Sunday, March 13, 2016

Murder with Mirrors (They Do It with Mirrors) - Agatha Christie

It's been quite a while since I read an Agatha Christie mystery.  I prefer Miss Marple to Hercule Poirot, so Murder with Mirrors was a good choice.

An old school friend, Ruth Van Rydock, asks Miss Marple to go check on her sister, Carrie Louise, also an old school friend of Miss Marple's.  Ruth had visited recently and felt that something was wrong.  She couldn't put her finger on it, but she thought Miss Marple could.  She wasn't wrong.

Carrie Louise and her husband run a school for wayward boys at their country house.  Carrie Louise's husband, Lewis Serracold, was sure that the boys, headed for a life of crime, could be persuaded to pursue legitimate careers.  The school provided training and psychological counseling.

Shortly after Miss Marple arrives, Carrie Louise's step-son is shot to death in the house while most of the household is listening to a fight between Lewis and one of the students.  Shots are fired, they open the door, and Lewis and the boy are fine.  Then they discover that Christian Gulbrandsen has been shot to death in another room.

The house is full of family:  a grown daughter, a granddaughter (daughter of an adopted daughter), a step-son, and two sons of a former husband of Carrie's.  I had trouble keeping the relationships straight.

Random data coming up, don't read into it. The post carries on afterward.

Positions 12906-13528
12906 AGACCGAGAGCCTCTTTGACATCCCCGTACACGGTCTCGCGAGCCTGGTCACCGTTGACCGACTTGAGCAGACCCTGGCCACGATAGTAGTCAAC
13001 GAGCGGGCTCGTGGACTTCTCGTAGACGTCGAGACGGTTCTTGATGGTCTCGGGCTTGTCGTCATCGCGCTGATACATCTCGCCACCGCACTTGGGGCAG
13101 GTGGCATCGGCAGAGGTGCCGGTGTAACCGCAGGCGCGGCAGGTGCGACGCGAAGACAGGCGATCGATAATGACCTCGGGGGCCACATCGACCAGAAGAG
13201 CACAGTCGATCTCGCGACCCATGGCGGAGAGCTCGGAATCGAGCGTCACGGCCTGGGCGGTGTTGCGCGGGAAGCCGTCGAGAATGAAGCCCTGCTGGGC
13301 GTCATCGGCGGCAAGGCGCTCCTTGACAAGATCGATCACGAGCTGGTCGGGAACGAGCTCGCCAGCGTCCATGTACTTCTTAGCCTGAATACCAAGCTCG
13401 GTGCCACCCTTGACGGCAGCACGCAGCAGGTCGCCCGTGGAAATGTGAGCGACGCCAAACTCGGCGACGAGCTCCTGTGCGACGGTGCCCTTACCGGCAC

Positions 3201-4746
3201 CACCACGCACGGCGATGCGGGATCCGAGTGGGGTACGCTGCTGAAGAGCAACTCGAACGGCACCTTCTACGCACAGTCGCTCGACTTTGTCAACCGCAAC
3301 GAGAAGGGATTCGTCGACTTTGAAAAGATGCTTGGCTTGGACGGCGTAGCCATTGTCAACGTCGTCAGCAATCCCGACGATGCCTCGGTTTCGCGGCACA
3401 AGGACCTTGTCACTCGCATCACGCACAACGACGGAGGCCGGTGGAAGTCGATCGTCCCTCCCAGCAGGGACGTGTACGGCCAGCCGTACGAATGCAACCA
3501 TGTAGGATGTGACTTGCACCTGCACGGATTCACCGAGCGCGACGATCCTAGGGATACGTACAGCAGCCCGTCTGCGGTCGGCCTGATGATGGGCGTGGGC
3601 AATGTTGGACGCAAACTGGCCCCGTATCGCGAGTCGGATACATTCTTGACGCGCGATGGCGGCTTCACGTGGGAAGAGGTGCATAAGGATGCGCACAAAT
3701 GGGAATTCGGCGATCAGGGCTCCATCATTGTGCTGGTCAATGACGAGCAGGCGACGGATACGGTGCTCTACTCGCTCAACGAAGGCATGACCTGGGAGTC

Carrie Louise never thinks anyone is bad.  She lives in a Pollyanna world.  Or does she?  Maybe she sees more clearly than other people.  Everyone loves her, she's sweet and kind.  So who's trying to poison her?

In classic Christie style, there are plenty of red herrings, lots of suspects, many diversions.


  1. I haven't read a Miss Marple for years. I have a pile of Gladys Mitchells to read and also some Patricia Wentworths, but I gave all my Christies away years ago - then wished I hadn't of course. I'm sure I've seen They Do It with Mirrors on TV several times though - still can't remember whodunit!

    1. I think I like Miss Marple more than Poirot because of their personalities. Poirot annoys me. It's too bad because Christie wrote more Poirots than Marples. But, as you say, there's always Miss Silver and, very different, Mrs. Bradley.